Tags: DigIn, DigIn22, Magazine, DigInMagazine, Oct, October, Fall

Food as Medicine: The Benefits of Frozen

Author: be well™ with Big Y® Registered Dietitian Team

When it comes to nutrition while meeting a budget, frozen is where it’s at!

A recent consumer survey of 2,054 adults in the United States found 78% look at food as a tool to stay healthy and prevent the onset of disease. Out of those surveyed, 80% listed fresh foods as healthier than packaged or processed food marketed as healthy.

Here’s a dietitian secret worth spreading:

The answer to health is not just buying fresh foods or shopping the perimeter of the supermarket. Packaged foods, like frozen foods, remain a tried‍-‍and‍-‍true tool for registered dietitians to meet their own nutrition goals while staying on budget—Why not make it yours?


The Nutrition of Frozen

Single‍-‍ingredient foods, like frozen fish, chicken breast, fruits and vegetables, are flash frozen. This means the temperature is dropped down rapidly to minimize the risk of ice crystal formation. When flash frozen, the nutrition, flavor and quality of a food is barely impacted. In simple terms, these foods remain just as nutritious as their fresh counterparts.


The Cost‍-‍Savings of Frozen

The price you pay for a food item when grocery shopping is one food cost. Other food costs include the time it takes you to prepare the food, the amount of the food that is considered edible versus what was purchased (edible portion) and the subsequent amount of waste that occurs (food waste). For example, does food ever sit in your refrigerator untouched just to subsequently be thrown out?

Let’s consider green beans:

  • Fresh green beans typically cost slightly more per pound (~$0.80) than whole frozen green beans.
  • Once home, you will need to spend time rinsing and trimming the tips of the fresh green beans.
  • Unless you’re using the tips for something else, the portion of green beans leftover after trimming is considered your edible portion. For green beans, you lose about 2 ounces per pound when removing the tips, so you’re left with 14 ounces out of the 16 ounces (or pound) you purchased.¹
  • Let’s say you don’t end up preparing the fresh green beans and find them past their shelf life in your crisper the following week? Now you’ve paid for uneaten green beans.


The Ease of Frozen

Depending on what your recipe is, fresh may be warranted. For example, Niçoise salad doesn’t have the same crisp without fresh green beans. For sautés, casseroles and soups, frozen green beans work just fine. In fact, they can save you time from rinsing and trimming. Once you use the amount needed for your recipe, you can return the remainder to your freezer for future recipes. Green bean frittata at Sunday brunch anyone?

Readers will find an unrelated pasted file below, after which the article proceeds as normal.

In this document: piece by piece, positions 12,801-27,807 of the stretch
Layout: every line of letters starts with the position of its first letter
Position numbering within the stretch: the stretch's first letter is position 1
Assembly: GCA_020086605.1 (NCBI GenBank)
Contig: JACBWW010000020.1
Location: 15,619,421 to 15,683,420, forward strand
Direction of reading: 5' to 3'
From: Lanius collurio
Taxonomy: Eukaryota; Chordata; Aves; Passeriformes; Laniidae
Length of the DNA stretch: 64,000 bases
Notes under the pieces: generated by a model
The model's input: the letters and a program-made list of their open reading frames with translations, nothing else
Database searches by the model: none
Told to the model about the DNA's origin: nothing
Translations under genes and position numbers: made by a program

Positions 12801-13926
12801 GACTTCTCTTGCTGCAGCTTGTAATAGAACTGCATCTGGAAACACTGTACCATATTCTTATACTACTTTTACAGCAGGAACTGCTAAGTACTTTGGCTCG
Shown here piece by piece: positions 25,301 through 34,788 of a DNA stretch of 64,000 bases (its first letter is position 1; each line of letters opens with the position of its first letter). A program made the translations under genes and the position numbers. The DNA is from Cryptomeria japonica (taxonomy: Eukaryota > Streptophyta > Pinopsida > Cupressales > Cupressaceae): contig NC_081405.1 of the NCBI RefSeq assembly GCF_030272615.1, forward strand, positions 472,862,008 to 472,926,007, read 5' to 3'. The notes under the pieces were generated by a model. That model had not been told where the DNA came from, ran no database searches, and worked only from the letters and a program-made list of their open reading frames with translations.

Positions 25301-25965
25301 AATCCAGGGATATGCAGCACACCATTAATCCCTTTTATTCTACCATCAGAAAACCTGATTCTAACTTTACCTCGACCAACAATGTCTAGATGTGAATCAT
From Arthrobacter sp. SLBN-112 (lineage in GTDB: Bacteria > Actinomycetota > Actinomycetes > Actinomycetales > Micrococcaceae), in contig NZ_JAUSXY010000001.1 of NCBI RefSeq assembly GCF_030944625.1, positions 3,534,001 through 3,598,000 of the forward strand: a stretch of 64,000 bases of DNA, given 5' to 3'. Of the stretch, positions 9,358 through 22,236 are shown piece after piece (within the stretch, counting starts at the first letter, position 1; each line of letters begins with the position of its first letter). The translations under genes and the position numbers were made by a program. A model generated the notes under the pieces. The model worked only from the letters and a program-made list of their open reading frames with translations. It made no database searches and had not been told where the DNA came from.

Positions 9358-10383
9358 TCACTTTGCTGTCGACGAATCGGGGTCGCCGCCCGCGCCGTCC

The Meal Solutions of Frozen

Frozen foods offer solutions to meals, especially when you’re constantly on‍-‍the‍-‍go. Who isn’t? Options that are single‍-‍ingredient like frozen uncooked shrimp, fish, meat, fruits and vegetables are exemplary kitchen staples. These frozen options help you whip up meals in a matter of minutes. They also help you meet daily Food Group goals for foods Americans often fall short on—such as fruits and vegetables.


For example, if you have frozen salmon filets, frozen pineapple and frozen stir fry vegetables, you can cook up teriyaki salmon in minutes simply by adding sauce and rice most likely already in your pantry.


Shifting Assumptions with Frozen

To get the most out of your weekly groceries while pursuing optimal health within the most cost‍-‍effective budget possible, do you need to rethink how you look at packaged foods, specifically frozen foods? In the end, frozen foods are meal solution all‍-‍stars for preparing healthy meals in minimal time, with minimal waste at wallet‍-‍friendly prices.


1 The Quartermaster School of the United States Army's Combined Arms Support Command. Table of conversion factors for converting “edible portion” weights of foods to “as purchased” weights of foods vegetables. Accessed on 9/27/2022. https://quartermaster.army.mil/jccoe/publications/recipes/section_a/a006.pdf

Published 10/10/2022